*σ*

_{1}is the standard deviation of the speed in the orthogonal direction to the line. The likelihood function

*L*

_{2}for the terminator related information in the velocity space (

*v*,

_{x}*v*) is given by: where

_{y}*σ*

_{2}is the standard deviation of the velocity of the image 2D cues. The overall likelihood function is the product of the two (1D and 2D) likelihoods since, they are both assumed to be independent:

*σ*

_{0}), the initial sensory prior distribution

*P*

_{0}can be written in the velocity space (

*v*,

_{x}*v*) as follows: The likelihood function (

_{y}*L*) is combined with the initial prior (

*P*

_{0}) using Bayes's rule to obtain the initial posterior distribution (

*Q*

_{0}) To obtain a read out of the distribution that can be used for the later stages, a decision rule called maximum a posteriori (MAP) is implemented as: The posterior distribution at every instant

*t*is used to dynamically update the prior (i.e., generating a recurrent Bayesian computation) used at the next iteration: Finally, at any time

*t*, the retinal Posterior can be expressed as: The square-root variance terms (or standard deviations)

*σ*

_{0}(2.87°/s),

*σ*

_{1}(1.38°/s), and

*σ*

_{2}(4.22°/s)

_{,}for the prior, 1D, and 2D likelihood, respectively, were estimated from an independent set of oculomotor data, applying Bayes's rule to pure 1D and pure 2D motion stimuli as described in detail in Montagnini et al. (2007). The delay in the retinal block

*δ*

_{ret}is estimated to be 65 ms based on the physiology literature (see Bogadhi et al., 2011).

*P*

_{ext}) is assumed to be Gaussian and centered on zero. For the sake of simplicity, the initial variance in the extraretinal prior is assumed to be same as the variance in the retinal prior (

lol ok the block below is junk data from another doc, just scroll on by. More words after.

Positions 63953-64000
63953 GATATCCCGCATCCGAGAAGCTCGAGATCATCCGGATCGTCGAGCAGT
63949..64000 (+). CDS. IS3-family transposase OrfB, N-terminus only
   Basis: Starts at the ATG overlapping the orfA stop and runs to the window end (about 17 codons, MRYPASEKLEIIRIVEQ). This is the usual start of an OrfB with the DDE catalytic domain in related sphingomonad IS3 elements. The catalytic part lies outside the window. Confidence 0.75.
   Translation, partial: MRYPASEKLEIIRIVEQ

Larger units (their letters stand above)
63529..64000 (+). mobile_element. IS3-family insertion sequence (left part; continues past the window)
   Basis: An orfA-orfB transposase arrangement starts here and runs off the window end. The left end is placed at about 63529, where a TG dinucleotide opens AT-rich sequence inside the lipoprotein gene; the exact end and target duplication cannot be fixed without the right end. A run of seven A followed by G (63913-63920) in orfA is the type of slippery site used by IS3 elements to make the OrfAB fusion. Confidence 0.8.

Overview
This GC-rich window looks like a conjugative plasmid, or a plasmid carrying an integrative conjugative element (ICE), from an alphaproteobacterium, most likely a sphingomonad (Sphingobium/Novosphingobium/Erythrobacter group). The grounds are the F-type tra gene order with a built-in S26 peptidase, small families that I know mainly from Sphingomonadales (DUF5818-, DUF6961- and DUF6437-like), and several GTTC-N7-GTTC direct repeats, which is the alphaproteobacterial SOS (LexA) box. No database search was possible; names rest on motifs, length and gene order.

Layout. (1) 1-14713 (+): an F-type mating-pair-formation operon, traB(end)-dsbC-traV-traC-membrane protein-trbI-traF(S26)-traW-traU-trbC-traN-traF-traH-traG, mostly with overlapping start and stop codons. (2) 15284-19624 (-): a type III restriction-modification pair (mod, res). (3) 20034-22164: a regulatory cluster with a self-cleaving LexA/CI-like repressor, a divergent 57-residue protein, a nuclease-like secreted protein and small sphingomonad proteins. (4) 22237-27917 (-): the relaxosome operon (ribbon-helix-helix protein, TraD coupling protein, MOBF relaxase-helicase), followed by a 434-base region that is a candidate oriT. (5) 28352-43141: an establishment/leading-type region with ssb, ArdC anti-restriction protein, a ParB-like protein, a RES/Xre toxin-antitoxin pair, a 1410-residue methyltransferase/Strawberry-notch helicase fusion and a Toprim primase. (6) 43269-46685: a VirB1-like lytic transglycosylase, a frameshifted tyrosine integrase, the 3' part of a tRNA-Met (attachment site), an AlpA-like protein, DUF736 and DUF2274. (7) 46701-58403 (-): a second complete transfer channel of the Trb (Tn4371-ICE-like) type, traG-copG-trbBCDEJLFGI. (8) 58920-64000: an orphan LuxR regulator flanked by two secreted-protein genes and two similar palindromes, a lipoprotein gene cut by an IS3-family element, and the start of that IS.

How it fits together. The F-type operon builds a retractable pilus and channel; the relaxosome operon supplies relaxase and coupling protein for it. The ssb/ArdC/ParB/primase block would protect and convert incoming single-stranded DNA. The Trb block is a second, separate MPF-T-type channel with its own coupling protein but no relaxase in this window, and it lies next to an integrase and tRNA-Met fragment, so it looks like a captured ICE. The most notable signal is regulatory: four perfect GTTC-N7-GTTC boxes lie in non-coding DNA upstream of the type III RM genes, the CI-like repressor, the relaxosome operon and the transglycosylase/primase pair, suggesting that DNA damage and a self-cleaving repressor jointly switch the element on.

*σ*=

_{ext}*σ*

_{0}in Equation 9). The extraretinal prior is combined with the probability of target velocity in space (

*P*, see below) and updated with the resultant posterior as shown in Figure 9. This recurrent operation changes the extraretinal prior before blank onset.

_{T}*P*

_{out}corresponds to the output of the sensory estimation

*Q*

_{0}and its weighted combination with the extraretinal prior distribution

*P*

_{ext}as well as its evolution in time is described in the next section.

*P*(

_{ext}*v*,

_{x}*v*) and the posterior from the retinal recurrent block

_{y}*Q*(

*v*,

_{x}*v*) are represented in the same velocity space and both have the same units. The extraretinal prior

_{y}*P*(

_{ext}*v*,

_{x}*v*) and the retinal posterior

_{y}*Q*(

*v*,

_{x}*v*) are weighted according to their respective reliabilities (i.e., they are inversely proportional to their variance) and combined linearly to form the dynamic post-sensory output (

_{y}*P*

_{out}in Equation 10 and Figure 9, see detailed description below) both during the blank and at target reappearance. The probability distribution of target velocity in space

*P*is obtained by the summation of the post-sensory output with the positive feedback (see Figure 9 and below). A copy of

_{T}*P*is given as an input to the extraretinal block (Freeman, Champion, & Warren, 2010) and its role here is analogous to that of the efference copy of the premotor drive. The resultant posterior is then used to update the extraretinal prior with a constant delay (

_{T}*δ*

_{ext}). Imposing a conditional update of the extraretinal (prediction) component similar to a Kalman filter is beyond the scope of this study. Instead, we decided that the extraretinal prior is updated only when the retinal weight (

*W*